In all, at least 8,293 jobs were retained because of PPP loans of more than $150,000 in Jefferson City.
In broader Mid-Missouri, another 6,710 jobs were retained by loans of those sizes.
Some notable PPP loan recipients in Mid-Missouri communities outside of Jefferson City include:
• Ashland: GKD Management, $2 million-$5 million.
• California: Burgers Ozark Country Cured Hams, $2 million-$5 million; Lehman Construction, $1 million-$2 million.
• Eldon: Gier Oil Company, Opies Transport, and S&S Used Auto Sales, all $1 million-$2 million each; Missouri Healthcare Network, $150,000-$350,000.
• Freeburg: Quaker Window Products, $5 million-$10 million.
• Fulton: William Woods University, $2 million-$5 million; Moser’s Grocery and Westminster College, $1 million-$2 million each; Fulton Medical Center, $350,000-$1 million; St. Peter Catholic Church, $150,000-$350,000.
• Holts Summit: Pro Food Systems, $1 million-$2 million.
• Linn: Osage Industries, $1 million-$2 million; St. George Catholic Church, $150,000-$350,000.
• Tipton: Co-Mo Electric Cooperative and Great Western Dining Service, $2 million-$5 million each; Kiowa Line Builders and Martin Energy Group, $1 million-$2 million each.
• Wardsville: St. Stanislaus Catholic Church, $150,000-$350,000.
The SBA also has data sets on PPP loans of less than $150,000 — often to smaller businesses and self-employed individuals — but while that data gives specific loan amounts, it does not identify businesses.
In Jefferson City alone, those more than 1,100 smaller loans have totaled almost $38.18 million and saved 6,079 jobs.
The smallest loan listed was for $513.12 for a self-employed individual.
Tanner said self-employed people received two months of their annual net income for their loan amount.
She said loan recipients are “using these funds to get their employees back. We’ve seen it firsthand over and over. Our only disappointment was unemployment was so high.”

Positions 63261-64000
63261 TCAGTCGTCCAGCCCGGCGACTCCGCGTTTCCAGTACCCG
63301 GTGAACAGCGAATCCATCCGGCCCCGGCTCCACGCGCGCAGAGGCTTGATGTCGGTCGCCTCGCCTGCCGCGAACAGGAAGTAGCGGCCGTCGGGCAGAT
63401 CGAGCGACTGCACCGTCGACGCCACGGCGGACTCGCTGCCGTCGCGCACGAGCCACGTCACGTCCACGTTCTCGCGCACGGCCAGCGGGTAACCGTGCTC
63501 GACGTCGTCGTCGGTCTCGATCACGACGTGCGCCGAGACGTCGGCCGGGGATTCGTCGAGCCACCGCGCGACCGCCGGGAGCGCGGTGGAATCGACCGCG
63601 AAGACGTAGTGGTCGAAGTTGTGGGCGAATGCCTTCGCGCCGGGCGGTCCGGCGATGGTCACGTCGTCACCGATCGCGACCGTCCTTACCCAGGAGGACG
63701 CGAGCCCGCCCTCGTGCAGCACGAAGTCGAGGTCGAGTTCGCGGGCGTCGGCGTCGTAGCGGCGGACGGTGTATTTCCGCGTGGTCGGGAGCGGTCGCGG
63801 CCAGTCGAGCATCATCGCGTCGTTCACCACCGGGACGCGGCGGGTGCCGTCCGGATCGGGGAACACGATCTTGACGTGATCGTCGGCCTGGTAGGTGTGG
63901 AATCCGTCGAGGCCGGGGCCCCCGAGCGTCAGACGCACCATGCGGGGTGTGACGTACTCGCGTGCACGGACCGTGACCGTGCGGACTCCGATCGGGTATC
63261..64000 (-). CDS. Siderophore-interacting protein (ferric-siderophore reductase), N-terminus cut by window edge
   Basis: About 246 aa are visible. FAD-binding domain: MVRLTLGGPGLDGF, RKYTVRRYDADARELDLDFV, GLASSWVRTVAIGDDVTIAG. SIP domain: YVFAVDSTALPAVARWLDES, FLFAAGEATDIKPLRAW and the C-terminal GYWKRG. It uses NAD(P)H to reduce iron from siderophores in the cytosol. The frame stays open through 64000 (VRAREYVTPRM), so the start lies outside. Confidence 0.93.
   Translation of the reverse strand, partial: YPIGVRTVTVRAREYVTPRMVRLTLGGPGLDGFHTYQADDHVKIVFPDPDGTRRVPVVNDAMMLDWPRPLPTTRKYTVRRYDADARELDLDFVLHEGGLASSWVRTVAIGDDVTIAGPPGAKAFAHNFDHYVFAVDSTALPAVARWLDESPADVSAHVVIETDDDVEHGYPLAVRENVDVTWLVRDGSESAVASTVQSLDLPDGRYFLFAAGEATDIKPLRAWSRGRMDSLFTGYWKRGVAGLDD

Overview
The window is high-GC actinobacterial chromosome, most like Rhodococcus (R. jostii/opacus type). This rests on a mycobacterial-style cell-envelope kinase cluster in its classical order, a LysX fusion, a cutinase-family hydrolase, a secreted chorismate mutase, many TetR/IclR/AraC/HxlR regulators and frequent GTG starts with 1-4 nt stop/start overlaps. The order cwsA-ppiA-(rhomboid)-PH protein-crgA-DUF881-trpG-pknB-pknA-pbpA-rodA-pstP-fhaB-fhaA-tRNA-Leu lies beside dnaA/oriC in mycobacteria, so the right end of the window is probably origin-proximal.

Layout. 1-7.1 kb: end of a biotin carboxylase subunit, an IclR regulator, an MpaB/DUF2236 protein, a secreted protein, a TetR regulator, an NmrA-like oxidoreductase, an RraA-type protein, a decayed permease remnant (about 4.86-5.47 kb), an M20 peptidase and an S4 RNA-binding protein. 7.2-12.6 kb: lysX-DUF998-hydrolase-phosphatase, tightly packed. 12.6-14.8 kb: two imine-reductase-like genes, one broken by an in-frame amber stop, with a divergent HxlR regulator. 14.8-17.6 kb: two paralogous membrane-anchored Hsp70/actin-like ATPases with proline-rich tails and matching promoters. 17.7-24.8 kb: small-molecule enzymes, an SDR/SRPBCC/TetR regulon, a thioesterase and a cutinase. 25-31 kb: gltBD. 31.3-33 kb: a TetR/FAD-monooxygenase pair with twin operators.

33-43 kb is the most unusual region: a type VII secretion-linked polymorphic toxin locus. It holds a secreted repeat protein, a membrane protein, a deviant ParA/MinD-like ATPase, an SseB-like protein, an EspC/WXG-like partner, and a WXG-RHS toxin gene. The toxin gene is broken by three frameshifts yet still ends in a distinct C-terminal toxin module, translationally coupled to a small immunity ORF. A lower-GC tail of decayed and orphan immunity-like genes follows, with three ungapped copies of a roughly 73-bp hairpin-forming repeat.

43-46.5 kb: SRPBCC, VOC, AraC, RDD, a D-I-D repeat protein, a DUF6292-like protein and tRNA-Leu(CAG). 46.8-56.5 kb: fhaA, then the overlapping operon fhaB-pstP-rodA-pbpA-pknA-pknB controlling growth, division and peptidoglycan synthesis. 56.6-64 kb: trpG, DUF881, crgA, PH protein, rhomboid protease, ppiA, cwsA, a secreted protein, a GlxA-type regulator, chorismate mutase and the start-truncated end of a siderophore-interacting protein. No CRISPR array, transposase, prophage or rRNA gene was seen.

In the case of businesses such as restaurants, she added, the loans allowed companies that had been out of revenue for weeks during the spring economic shutdown to get going again.
However, Tanner said, the true effects of COVID-19 for businesses have not yet entirely been seen.
What the true effect will be is “what’s the new real for revenues for certain industries.”
People are not traveling or booking event spaces as much, if at all, for example.
Tanner said once society enters a new normal, people will be spending their money in different ways than before, and businesses won’t feel the effects of that until early fall — though it’s difficult to say for sure as outbreaks of the disease continue.
“I always advise businesses to take a proactive action,” she said. Sometimes things are good, but trends change, and businesses need to pay attention to what their revenues and expenses are.
“If you’re seeing a different trend, you’ve got to react to that,” Tanner said. If a restaurant had 80 percent of its customers dine-in before, but now more carry-out will have to be done, consider getting a better delivery truck or upgrading the phone line.
From the bank’s perspective, Tanner added: “Employment is king everywhere. We will jump through hoops for businesses that hire.”
In terms of the 170 PPP loans in Jefferson City of more than $150,000, Central Bank had the most as a lender, with almost 33 percent of the total number of those loans.
Jefferson Bank of Missouri had approximately 25.9 percent of the large loans; Hawthorn Bank, approximately 18.8 percent; Mid America Bank, approximately 7.6 percent; and rounding out the top five, UMB Bank, approximately 3.5 percent.
Adding together the minimum total of the large PPP loans and the total of the smaller loans, businesses and other entities in Jefferson City alone collectively received at least $99.43 million.
Editor’s note: Central Missouri Newspapers Inc. — publisher of the Jefferson City News Tribune, Fulton Sun and California Democrat — received a $350,000-$1 million PPP loan, approved April 28, though the loan was listed with the data for the state of Arkansas.
Arkansas-based WEHCO Media, which owns CMNI, also received a loan in the same range. However, individual WEHCO-owned newspapers and other corporate divisions also received PPP loans of their own; company Chairman Walter E. Hussman said in May that WEHCO Media would receive a total of $12.3 million between its 21 separate companies.